I didnt had a gnd filter at that time, now i do. Generally speaking i can control that diff in exposure using gnd? I mean other than blending exposure, gnd also can help right?

Hey, no problems.

Usually a GND is used when the "horizon" is linear, since the GND is half darkened, half normal. In this case, there's no way you can use a GND. Imagine putting it in front of your camera, no matter how you try, the sea AND the tree/man will be covered by the darkened portion. I would do an exposure blend in this case.

However, if the part of your photo that is significantly brighter than other elements can be 'seperated' from the rest of the photo, a GND can be used, possibly.

Hope this helps, and that I'm clear enough :)
AC
 

night86mare

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Aug 25, 2006
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#8
composition is fine for me. i would choose to leave out that bright, distracting ship on the right.

it's ok for me, after you settle the horizontal perspective/possible tilt issues. not a bad use of the thirds.

still, it is important to keep in mind that this is not a cracker of a photo.
 

nitewalk

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#9
Hey, no problems.

Usually a GND is used when the "horizon" is linear, since the GND is half darkened, half normal. In this case, there's no way you can use a GND. Imagine putting it in front of your camera, no matter how you try, the sea AND the tree/man will be covered by the darkened portion. I would do an exposure blend in this case.

However, if the part of your photo that is significantly brighter than other elements can be 'seperated' from the rest of the photo, a GND can be used, possibly.

Hope this helps, and that I'm clear enough :)
AC
This helps! Thanks... I have learned something new from you :)
 

nitewalk

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#10
composition is fine for me. i would choose to leave out that bright, distracting ship on the right.

it's ok for me, after you settle the horizontal perspective/possible tilt issues. not a bad use of the thirds.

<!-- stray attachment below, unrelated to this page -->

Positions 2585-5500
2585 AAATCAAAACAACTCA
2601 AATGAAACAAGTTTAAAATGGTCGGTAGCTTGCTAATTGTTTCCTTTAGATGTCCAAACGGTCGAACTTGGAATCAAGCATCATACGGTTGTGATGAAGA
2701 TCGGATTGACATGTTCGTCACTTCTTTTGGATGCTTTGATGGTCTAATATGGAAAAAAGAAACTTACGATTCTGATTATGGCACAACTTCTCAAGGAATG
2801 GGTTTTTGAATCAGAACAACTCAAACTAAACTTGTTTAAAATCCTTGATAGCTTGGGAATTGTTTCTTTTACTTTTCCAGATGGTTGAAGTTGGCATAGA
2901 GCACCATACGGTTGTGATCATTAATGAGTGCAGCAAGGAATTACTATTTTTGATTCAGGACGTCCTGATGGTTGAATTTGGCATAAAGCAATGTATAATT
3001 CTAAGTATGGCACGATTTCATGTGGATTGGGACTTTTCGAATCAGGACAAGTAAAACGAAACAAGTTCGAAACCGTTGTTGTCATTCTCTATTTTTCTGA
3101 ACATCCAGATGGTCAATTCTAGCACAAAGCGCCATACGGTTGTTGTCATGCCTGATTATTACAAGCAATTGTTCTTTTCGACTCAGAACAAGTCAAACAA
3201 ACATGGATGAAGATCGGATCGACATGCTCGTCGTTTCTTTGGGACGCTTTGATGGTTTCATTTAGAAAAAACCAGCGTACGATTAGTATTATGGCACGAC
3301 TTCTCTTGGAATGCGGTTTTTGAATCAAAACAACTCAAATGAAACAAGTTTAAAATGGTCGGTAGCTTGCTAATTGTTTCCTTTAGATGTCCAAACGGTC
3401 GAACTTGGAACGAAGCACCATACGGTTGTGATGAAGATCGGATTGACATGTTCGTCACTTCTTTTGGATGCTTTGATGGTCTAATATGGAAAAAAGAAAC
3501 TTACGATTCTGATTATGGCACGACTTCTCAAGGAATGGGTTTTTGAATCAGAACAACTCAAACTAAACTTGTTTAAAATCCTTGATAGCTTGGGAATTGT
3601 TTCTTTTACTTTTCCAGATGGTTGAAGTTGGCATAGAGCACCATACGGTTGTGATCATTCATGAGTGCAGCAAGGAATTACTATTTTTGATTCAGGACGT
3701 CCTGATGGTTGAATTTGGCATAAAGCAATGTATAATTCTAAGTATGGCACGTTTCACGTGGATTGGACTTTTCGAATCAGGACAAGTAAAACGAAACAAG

still, it is important to keep in mind that this is not a cracker of a photo.
Yes, actually i have no cracker of photos. Haha. Still trying to get my basics right. Will take note, should have cropped out the ship. Thanks for pointing out. :)
 

Aug 25, 2009
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#12
Yes, actually i have no cracker of photos. Haha. Still trying to get my basics right. Will take note, should have cropped out the ship. Thanks for pointing out. :)
A few more suggestions:

1) If you do not have GND, expose for the man and the tree and let the sea and its elements blow out. They are a distraction anyway.

2) Move more to the right of where you were shooting and shoot a tighter image of the man and the tree to close the gap between them. Heck, you could even get a portrait instead of a landscape so you needn't even crop those ships away! Now it looks like a pic that couldn't make up its mind, were you trying to get the man, the tree or the ships? The eyes wander all over the pictures when one sees this pic.

Keep shooting... if possible, reshoot this scene to try out the techniques that doesn't need GND. If in doubt, could post your questions here again. :)
 

nitewalk

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#13
Thanks for the suggestion! AnywY for point 1 i'm not too sure what u mean by blowing the elements?

The intention was to capture the old man and him looking on at the sea, hence the sea. It was intended to convey a relax mood at the seaside.
 

candycaine

Senior Member
Sep 12, 2009
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#14
A few more suggestions:

1) If you do not have GND, expose for the man and the tree and let the sea and its elements blow out. They are a distraction anyway.

I don't use my GND often, as I prefer to do exposure blending, so I may not be the best person to ask about GND usage, so correct me if I'm wrong: